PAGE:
Reproduced With Permission
Do you need to remove plaster in order to put in a injected damp proof course? alternatively is installing solid wall insulation at the same time a good idea?
We’ve been advised to reinstate injected damp proofing a 1920’s semi. Previously undertaken about 30 years ago. We understand we need to remove the plaster to a meter up to guarantee the work. Is there anyway to avoid this?
Alternatively, we are considering taking it all off and fitting internal (solid wall) insulation. We are only really considering this for a staircase wall – how long would a job like this take and what kind of prices might we be looking at? Any advise would be welcome.
Finally, I have come across rolls of DPC that go into a course of bricks instead of a chemical injection, any experience, knowledge or advise on this would appreciated?
Many thanks in advance
Answers from Net-Trust Approved Contractors:
Great question, I can understand your confusion.
Ok, firstly. The plaster will need removing to eradicate any trapped moister within the substrate. The plaster requires hacking off to a height of 1.5 meters because water can rise to 1.2 meters, at 900mm gravity tends to stop the rise, however the plaster being porous can “wick” the moister to around 1.2 meters high, so remove it to 1.5 meters to be sure.
A chemical DPC is injected into a chosen bed-joint, preferably below floor height. It’s aim is to be sucked into the brickwork to form an integral layer to which water cannot penetrate. The rolls of DPC you’re referring to are place on the mortar bed-joint when the property is being built. To retrospectively install a ‘physical’ DPC is a time consuming, expensive and unnecessary business; this is why chemical injection DPC is the preferred option.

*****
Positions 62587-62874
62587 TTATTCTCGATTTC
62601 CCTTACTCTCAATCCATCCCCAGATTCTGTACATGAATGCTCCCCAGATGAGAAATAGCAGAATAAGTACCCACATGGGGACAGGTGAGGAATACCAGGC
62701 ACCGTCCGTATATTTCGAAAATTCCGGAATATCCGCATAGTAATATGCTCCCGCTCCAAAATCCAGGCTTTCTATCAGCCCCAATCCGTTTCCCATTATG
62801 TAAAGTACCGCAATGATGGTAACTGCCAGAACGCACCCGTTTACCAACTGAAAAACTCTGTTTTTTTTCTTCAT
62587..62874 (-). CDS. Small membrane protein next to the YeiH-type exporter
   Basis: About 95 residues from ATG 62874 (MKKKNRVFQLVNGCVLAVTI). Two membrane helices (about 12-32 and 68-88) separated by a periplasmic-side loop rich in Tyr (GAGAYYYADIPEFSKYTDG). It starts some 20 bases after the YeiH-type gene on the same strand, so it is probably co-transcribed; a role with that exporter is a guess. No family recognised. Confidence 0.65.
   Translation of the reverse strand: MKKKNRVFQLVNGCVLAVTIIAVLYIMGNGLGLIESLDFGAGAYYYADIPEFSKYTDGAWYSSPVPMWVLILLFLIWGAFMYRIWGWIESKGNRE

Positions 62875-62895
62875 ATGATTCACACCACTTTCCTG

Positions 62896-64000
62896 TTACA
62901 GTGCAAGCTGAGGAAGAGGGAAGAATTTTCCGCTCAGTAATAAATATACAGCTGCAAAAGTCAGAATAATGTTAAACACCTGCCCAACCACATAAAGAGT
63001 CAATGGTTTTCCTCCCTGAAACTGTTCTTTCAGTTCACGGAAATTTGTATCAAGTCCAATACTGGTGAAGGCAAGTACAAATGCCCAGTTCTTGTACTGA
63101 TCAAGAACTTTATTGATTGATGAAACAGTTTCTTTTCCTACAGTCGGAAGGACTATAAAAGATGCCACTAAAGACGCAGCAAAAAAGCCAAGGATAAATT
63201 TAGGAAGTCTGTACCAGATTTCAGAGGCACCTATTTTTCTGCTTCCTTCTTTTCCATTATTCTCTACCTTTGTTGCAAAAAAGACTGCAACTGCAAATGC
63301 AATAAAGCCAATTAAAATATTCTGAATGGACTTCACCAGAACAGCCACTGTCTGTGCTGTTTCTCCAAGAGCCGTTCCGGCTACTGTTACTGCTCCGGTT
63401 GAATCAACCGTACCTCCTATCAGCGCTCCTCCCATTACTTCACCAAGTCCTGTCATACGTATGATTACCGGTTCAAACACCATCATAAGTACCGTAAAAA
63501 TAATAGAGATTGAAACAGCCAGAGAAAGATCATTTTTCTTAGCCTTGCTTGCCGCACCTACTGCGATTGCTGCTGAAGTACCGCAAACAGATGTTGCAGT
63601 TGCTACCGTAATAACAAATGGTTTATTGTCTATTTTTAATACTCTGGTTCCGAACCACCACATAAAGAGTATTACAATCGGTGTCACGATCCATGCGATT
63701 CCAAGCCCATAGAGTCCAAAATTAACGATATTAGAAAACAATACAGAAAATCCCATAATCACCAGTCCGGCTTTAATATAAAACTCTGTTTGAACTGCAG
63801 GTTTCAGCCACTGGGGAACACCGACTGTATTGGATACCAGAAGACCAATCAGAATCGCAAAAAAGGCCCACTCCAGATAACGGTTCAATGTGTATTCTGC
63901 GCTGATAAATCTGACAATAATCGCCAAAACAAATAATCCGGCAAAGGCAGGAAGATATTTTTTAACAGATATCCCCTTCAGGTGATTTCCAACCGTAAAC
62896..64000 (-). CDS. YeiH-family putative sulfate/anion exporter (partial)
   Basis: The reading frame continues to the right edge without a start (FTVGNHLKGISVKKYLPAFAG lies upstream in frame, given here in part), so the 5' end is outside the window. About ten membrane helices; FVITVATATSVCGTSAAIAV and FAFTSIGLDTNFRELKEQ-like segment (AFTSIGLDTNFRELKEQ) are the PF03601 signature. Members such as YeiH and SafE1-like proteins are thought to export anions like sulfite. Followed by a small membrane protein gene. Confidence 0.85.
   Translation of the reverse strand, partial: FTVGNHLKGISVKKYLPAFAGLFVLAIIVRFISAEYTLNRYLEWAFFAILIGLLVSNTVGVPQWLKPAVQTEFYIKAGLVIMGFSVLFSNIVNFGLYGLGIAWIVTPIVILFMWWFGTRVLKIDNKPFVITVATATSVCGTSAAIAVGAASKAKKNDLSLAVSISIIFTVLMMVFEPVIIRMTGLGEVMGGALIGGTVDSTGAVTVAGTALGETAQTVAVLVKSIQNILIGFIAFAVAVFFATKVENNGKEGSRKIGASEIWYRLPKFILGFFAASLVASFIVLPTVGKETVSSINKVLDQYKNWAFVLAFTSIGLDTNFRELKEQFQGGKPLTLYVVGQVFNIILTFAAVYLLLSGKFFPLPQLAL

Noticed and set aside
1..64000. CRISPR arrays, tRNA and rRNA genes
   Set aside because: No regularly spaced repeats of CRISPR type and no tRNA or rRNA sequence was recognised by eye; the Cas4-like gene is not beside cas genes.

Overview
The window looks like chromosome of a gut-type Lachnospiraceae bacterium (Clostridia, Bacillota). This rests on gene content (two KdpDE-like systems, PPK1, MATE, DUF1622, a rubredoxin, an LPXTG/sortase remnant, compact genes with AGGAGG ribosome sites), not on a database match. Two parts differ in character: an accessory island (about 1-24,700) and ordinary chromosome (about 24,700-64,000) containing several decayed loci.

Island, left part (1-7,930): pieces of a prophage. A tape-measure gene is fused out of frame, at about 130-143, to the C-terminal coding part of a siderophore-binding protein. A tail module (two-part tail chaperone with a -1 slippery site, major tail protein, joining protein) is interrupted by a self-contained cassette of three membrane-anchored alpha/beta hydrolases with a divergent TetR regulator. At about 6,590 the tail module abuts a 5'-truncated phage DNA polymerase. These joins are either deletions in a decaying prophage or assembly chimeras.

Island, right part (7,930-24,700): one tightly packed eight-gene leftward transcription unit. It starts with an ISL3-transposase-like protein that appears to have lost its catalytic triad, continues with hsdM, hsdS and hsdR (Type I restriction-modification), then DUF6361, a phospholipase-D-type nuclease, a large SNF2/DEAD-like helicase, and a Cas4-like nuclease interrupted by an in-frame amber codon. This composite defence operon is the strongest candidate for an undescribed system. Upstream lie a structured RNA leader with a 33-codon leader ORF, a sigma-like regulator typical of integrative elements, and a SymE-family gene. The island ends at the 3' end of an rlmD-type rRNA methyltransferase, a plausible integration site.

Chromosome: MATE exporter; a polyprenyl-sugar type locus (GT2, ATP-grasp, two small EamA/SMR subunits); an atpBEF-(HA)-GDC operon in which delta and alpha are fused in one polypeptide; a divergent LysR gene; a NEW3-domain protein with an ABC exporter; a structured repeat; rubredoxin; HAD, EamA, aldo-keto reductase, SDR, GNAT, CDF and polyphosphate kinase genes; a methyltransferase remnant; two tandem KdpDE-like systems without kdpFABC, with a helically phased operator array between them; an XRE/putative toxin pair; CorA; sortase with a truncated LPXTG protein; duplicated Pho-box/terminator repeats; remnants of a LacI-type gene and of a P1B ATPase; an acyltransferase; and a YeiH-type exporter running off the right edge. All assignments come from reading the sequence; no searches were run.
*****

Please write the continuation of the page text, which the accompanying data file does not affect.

The walls will fill naturally with debris from the cavity, this can fill up past the DPC level and form a direct passage for moisture and in most cases wet rot etc. If you inject the walls on top of this, it would amount to trying to stop the titanic sinking using an egg cup……..it won’t work. Unfortunately most people these days advise a hack off, injection and re plaster…..this in turn will fail within 3 to 4 years, but they have been paid and you are left in the same situation.
The solution would be to chemically inject the walls with a rated (not a certain ebay bought fluid!) injection fluid. Then the internal side of the wall can be tanked, it works like a swimming pool effect, holding any and all water out of the internal finish of plaster. The walls can then be further treated in a certain way to a finish for decoration.
This way, if properly installed by someone who knows what they are doing will be able to then give you and insurance backed 30 years plus guarantee and it will be the end of your issues. I have purposefully left out little details of the exact way to install as this can be read by anyone, and it cost us quite a lot to become a registered approved installer so we have to be careful ha ha.
Anyway, hope this helps, good luck, and try not to let it get you down.
Answered 19th October 2020